During an emotional fifth round on Feb. 27, the red team (prosecution) beat the black team (defense).

The red team defeated the black team 341-328, a win that coach Wayne Strumpfer said was won due to better objections.

Black-team attorney Jaelan Trapp agreed that the victory was very close.

“It was far from an overwhelming victory, so it really came down to slight nuances,” Trapp said.

Strumpfer said the quarter-final round was great.

“(It) was very satisfying as a coach,” Strumpfer said. “When a winner was announced, both teams congratulated each other, and the parents were very supportive.”

Trapp said although he is proud that both teams made it this far, he wishes they could have progressed even further as a school.

Many parents, faculty and friends came out to support the teams.

Black-team witness sophomore Smita Sikaria said the teams entered the courthouse about 15 minutes early.

“As soon as the first scoring judge came in, the team went quiet,” Sikaria said. “I saw every student just shut their mouth and sit up straight.”

At the beginning of each round, each team introduces the attorneys, witnesses, bailiff, clerk and coaches.

Strumpfer said it was weird at first because each team had the same coaches.

“We tried to figure out how to introduce ourselves without it sounding funny,” Strumpfer said.

So they decided that Trapp would say “May the coaches for both teams introduce themselves?”

Strumpfer said he was surprised the team members approached it like a regular Mock Trial round.

“Both teams really stepped up and performed well,” Strumpfer said. “At the end, I did not know who won.”

Sikaria said she expected some people to get psyched out because they were facing people from the same school, but they didn’t.

Black-team junior bailiff Shriya Nadgauda said everyone stayed really formal.

“We tried to keep it as professional as possible,” Nadgauda said. “It was so hard since the people we were going against were so familiar.”

Senior attorney and black-team captain Emma Brown said this round was fun because everyone had the chance to see each other compete.

“Everyone was so good compared to last year, which I was really happy about,” Brown said.

Although Brown said she found it to be a fun experience, she also said a downside of having two teams was not being able to see the red team compete before this round.

Red-team junior attorney Zane Jakobs said the round was more tense than usual, but not as bad as the fourth round against Rio Americano High School.

Strumpfer praised red-team freshman attorney Jack Christian for his improvement and command in the courtroom.

Brown also commended Christian.

“I heard that he was good for a freshman, but I had no idea he was that good,” Brown said.

Strumpfer also praised senior attorney and red-team captain Emma Belliveau for being sharp and aggressive in her closing argument.

Following a suggestion from Strumpfer, Trapp added an allusion to “To Kill A Mockingbird” during his closing argument.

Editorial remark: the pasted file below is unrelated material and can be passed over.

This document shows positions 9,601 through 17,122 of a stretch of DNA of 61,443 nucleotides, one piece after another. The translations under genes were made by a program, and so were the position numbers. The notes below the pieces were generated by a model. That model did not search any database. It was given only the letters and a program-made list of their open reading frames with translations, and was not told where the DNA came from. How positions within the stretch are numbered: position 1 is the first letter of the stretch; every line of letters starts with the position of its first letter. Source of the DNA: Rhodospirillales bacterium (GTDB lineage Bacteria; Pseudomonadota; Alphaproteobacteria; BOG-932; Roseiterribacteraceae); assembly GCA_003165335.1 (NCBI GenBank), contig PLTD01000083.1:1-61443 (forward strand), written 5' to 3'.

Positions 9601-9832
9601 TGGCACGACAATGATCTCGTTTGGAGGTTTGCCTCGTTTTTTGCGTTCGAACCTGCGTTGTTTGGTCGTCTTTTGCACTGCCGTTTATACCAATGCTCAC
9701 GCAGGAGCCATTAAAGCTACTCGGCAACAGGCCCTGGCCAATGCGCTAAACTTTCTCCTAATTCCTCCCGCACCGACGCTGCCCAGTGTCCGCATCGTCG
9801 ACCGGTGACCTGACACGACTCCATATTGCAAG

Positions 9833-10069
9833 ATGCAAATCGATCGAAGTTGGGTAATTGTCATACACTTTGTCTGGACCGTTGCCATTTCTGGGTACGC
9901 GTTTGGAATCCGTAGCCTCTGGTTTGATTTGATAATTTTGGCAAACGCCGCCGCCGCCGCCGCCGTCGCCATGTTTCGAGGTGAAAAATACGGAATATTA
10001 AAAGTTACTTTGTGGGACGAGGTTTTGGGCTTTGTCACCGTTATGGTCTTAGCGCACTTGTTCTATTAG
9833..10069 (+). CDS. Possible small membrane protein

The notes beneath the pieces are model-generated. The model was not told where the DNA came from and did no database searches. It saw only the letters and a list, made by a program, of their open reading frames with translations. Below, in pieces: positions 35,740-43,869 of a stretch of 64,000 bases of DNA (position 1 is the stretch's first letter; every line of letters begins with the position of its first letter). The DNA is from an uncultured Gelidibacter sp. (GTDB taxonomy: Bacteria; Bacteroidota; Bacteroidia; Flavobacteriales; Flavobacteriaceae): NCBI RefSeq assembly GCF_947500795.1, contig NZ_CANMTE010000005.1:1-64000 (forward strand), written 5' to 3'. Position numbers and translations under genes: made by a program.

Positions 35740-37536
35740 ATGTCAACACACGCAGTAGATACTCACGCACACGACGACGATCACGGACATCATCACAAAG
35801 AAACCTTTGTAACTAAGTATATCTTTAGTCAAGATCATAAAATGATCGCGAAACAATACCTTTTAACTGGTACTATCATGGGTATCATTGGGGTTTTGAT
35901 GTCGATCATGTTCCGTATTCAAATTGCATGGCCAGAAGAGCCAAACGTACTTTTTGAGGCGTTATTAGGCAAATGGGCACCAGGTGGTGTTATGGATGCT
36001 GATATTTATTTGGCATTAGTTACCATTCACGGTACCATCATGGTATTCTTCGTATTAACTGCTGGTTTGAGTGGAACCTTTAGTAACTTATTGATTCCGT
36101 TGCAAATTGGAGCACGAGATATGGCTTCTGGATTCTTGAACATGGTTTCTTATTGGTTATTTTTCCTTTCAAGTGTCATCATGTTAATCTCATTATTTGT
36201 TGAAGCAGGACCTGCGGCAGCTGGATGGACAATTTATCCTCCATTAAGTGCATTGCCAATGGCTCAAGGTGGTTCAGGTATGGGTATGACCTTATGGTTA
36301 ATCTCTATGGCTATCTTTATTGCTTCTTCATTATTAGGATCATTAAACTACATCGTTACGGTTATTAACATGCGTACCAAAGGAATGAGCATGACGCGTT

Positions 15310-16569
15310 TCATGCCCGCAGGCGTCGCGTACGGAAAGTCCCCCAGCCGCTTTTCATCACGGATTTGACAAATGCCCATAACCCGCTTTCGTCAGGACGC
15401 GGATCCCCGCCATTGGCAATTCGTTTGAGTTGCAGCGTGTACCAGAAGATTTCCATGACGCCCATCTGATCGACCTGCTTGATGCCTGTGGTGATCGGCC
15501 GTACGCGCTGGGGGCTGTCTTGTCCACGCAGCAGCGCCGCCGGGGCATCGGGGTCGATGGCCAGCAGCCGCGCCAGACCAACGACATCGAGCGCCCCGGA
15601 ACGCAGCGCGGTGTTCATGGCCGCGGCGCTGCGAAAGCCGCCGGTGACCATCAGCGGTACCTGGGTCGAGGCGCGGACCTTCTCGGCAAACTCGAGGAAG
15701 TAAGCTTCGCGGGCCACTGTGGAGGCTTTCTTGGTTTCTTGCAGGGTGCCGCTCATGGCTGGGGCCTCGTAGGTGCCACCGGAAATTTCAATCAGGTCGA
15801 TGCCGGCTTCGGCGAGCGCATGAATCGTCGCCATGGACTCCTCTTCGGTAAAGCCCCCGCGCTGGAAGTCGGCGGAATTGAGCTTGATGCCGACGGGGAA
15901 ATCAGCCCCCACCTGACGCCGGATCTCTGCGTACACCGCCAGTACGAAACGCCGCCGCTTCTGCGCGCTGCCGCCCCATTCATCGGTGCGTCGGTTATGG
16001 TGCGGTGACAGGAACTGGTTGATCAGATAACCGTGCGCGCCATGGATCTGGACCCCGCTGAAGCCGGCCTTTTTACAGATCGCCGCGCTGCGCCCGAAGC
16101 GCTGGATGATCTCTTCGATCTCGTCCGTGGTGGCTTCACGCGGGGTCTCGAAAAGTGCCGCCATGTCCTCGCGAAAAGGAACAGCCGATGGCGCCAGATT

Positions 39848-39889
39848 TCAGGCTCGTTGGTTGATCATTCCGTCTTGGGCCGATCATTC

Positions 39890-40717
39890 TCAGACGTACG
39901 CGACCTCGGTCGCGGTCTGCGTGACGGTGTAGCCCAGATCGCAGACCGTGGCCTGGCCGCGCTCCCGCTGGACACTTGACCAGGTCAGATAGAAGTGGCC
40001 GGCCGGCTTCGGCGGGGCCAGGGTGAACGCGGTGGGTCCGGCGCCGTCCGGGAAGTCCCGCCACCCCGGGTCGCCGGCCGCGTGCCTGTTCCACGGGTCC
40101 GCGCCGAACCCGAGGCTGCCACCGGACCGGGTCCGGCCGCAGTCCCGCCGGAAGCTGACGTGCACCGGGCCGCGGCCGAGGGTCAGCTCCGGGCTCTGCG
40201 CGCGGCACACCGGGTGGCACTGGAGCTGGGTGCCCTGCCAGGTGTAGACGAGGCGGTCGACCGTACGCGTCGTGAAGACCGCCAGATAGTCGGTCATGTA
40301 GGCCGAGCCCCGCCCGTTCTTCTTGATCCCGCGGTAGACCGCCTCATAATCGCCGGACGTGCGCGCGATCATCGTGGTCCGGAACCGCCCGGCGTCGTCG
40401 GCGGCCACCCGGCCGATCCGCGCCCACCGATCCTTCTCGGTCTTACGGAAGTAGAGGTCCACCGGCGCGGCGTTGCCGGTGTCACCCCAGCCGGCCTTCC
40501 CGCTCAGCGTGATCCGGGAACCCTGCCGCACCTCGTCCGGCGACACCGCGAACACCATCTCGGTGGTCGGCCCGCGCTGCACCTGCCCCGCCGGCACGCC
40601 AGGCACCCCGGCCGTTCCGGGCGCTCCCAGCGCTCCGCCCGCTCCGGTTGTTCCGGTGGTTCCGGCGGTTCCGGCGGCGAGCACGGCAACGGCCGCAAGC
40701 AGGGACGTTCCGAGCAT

Trapp quoted Atticus Finch, saying “You never really understand a person until you consider things from their point of view.”

“It seemed to resonate with many of the scoring judges this round,” Trapp said.

This led the presiding judge to tell Trapp, “You had me at Atticus Finch.”

Strumpfer praised junior attorney John Hansen for his opening statement.

Brown said Hansen showed that he could quickly think on his feet, which she also said is extremely helpful for responding to objections.

Hansen said he tried to be more aggressive.

“It’s always great to get a lot of positive feedback on my performance, because during trial I feel like I’m screwing everything up, so it’s nice to know that it wasn’t actually that bad,” Hansen said.

Round 6

After defeating the black team, the red team next faced Rio Americano High School, losing 400-425, even though they had triumphed over Rio only five days before.

They will face Kaleo Home School on Feb. 29 in a battle for third place.

Strumpfer said even though he thought the match could have gone either way, he also believes the semi-final scoring judges were biased toward Rio.

“Whether it’s because of Rio’s ‘reputation,’ Rio’s way of presenting the Mock Trial, or because they are a public school, I don’t know,” Strumpfer said.

Belliveau agreed that the loss was far from unexpected.

“Regardless of how well we do, it always happens that Elk Grove and Rio end up in the final together,” she said.

“The county and scorers are conditioned to reward (Rio and Elk Grove) for their style. They have always been known for being the best. And they don’t want to stray away from that tradition and give another school the opportunity of winning, even if they’re worthy.”

Strumpfer said the freshmen found their voices during round 6.

As for the seniors, Strumpfer said they showed why they deserve recognition for taking the program up another notch.

—By Ulises Barajas

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